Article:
Tuesday, February 11, 2014

1615 - The Tarratine Wars

January 1, 1615 - Adriaen Block and a group of twelve merchants of Amsterdam get a three-year trade monopoly on the North American territories located between the 40th and 45th parallels, on behalf of the New Netherlands Company (Niew-Nederland Compagnie).

After Henry Hudson's journey in 1609, several Dutch merchants had sent boats to trade with the local Indian tribes and seek the famous Northwest passage. Fur trade proving particularly profitable, they had founded on October 11, 1614 the New Netherlands Company to put an end to this costly judged contest. Thus, they were awarded from the States-General, a charter guaranteeing them a 3-year monopoly on all trade between the 40th and 45th parallels. This one was not, however, renewed following the establishement of  the Dutch West India Company. After 1618, trading with New Holland was opened to all merchants.

Spring, 1615 - The murder of the Penobscot sagamore Bashaba by the Tarratines (Mi’kmaqs) marks the outbreak of a bloody war which will last until 1619 in Maine and Massachusett .

Bashaba - (? - 1615) reigned for several years over the Abenakis, a vast Algonquian federation that occupied a large part of present-day Maine (then called Mawooshen). He belonged himself to the Wawenock tribe, whose capital was located at Pemaquid. The Wawenocks attended the French for many years and established with them friendly relationship, even more if we refer to Baron Castine who had married the daughter of the Etechemin leader Madockawando and had the honor of becoming sagamore (prince) of the tribe. The Wawenocks had built a fortress at Mecadacut, northwest of Penobscot Bay, facing the Tarratines, their most fearsome enemy.
The conflict began when the Etechemin (name given to a nation under the Abenaki Confederacy which included the Passamaquody and Maliseet) decided to get rid of the Wawenock guardianship. They sought out for it the support of Tarratines who maintained since 1607 a dispute with the Penobscots since they raided Saco following the murder of the son-in-law of their leader Membertou. The shifting of alliances between tribes quickly engulfed the whole area. Undoubtedly the importance of issues related to furs trade and gradual scarcity of wild animals was likely to stir up a territorial merciless fight.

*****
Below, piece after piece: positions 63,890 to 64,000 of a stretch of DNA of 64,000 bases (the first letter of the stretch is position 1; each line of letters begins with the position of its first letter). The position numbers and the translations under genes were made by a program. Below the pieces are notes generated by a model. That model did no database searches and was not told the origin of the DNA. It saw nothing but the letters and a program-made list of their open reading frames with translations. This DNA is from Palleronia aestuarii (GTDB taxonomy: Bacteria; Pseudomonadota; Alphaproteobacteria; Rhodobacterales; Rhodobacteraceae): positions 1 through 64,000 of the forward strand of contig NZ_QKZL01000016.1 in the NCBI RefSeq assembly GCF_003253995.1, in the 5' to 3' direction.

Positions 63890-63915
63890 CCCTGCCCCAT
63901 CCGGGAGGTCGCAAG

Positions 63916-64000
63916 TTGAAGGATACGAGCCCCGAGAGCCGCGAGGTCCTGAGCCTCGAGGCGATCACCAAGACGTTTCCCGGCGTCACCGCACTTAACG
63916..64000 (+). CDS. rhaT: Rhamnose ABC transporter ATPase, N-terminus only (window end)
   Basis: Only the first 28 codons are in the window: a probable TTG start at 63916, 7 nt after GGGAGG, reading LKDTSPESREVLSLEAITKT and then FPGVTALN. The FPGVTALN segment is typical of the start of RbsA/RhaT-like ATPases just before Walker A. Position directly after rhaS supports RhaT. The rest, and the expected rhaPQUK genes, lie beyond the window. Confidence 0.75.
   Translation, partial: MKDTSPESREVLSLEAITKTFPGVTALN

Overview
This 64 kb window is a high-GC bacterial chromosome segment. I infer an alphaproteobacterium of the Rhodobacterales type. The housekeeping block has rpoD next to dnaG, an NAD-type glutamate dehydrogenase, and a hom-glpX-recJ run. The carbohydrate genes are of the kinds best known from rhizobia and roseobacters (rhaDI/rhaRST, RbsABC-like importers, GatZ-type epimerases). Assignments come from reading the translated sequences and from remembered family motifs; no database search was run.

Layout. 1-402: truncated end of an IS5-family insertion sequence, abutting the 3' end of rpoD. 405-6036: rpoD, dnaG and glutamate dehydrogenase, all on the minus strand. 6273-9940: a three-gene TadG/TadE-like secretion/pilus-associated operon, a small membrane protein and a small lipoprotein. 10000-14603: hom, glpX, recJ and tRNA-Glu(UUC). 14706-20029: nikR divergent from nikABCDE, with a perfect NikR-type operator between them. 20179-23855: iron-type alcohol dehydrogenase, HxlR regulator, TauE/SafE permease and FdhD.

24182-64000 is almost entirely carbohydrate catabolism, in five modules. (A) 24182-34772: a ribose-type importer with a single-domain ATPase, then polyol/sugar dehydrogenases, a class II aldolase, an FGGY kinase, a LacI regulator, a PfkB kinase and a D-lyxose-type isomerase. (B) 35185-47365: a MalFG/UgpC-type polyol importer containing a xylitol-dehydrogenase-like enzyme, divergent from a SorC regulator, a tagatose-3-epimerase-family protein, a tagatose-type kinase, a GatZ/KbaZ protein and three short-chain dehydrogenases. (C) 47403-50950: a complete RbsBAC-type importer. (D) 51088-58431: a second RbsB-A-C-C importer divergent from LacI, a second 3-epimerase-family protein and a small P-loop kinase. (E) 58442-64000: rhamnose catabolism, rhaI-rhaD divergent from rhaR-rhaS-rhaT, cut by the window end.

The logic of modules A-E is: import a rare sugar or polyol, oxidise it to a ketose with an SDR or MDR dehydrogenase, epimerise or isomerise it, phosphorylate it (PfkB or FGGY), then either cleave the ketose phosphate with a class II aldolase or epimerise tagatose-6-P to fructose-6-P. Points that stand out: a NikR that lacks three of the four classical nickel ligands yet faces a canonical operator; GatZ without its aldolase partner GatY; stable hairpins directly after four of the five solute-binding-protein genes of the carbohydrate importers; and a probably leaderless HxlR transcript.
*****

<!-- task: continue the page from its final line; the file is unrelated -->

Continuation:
Tarratines (Mi’kmaqs) - This Indian nation from Nova Scotia gradually extended its territory to Maine, up to Penobscot Bay. Its country of origin had made it one of the first North American peoples to have been visited by European sailors. The Vikings, at first, then the Basque fishermen had anchored along their shore and in 1497, John Cabot had even brought back three of their representatives to England to present them to king Henri VII. During the 16th century, the area was mainly frequented by the French who settled there several trading posts. The Tarratines had naturally become their allies and were introduced to their methods and lifestyle. They had thereby acquired a good mastery of firearms. Converted to catholicism, their leader Henri Membertou (died 1611) had his residence next to Port Royal. The Tarratines, whose name means " monsterlike", had a considerable advantage over the Wawenocks, for they knew how to handle guns and to use gunpowder. They sowed panic among their enemies, leading them to a particularly deadly war.
After the death of Bashaba, the Massachusett leader Nanepashemet sent his warriors fight the Tarratines. They won several successes and captured number of women and children whom they brought back with them.

October 8, 1615 - French explorer Samuel de Champlain discovers Lake Oneida.

He returned from a summer expedition in the Huron country, led together with Etienne Brulé and Fr. Joseph Le Caron whom he had agreed to follow their warriors on the Iroquois territory.
They crossed the eastern end of Lake Ontario and gave up their canoes to pursue their trip on foot to an Iroquois fort located between lakes Oneida and Onondaga. The outcome of the assault remained undecided while Champlain was hit in the knee by an arrow enemy. The Hurons carried him in man's back up to their village Cahiagué (near present Lake Simcoe, Ontario) where he had to spend winter.

1615 - Jamestown, Ralph Hamor writes: " since the marriage (of John Rolfe with Pocahontas), we have friendly exchanges not only with the Powhatans but with all people around us. "

1615 - Sir Ferdinando Gorges funds a fishery on Damariscove Island, Maine.

Capt. John Smith
1615 - Captain John Smith publishes in London " A Description of New England " with a map of the area.

His book certainly had so much importance as it urged numerous British men and women to follow his footsteps to colonize the New World. Didn't he say about  New England that " any man can be master and owner of his work and his land".

Settlers gardening

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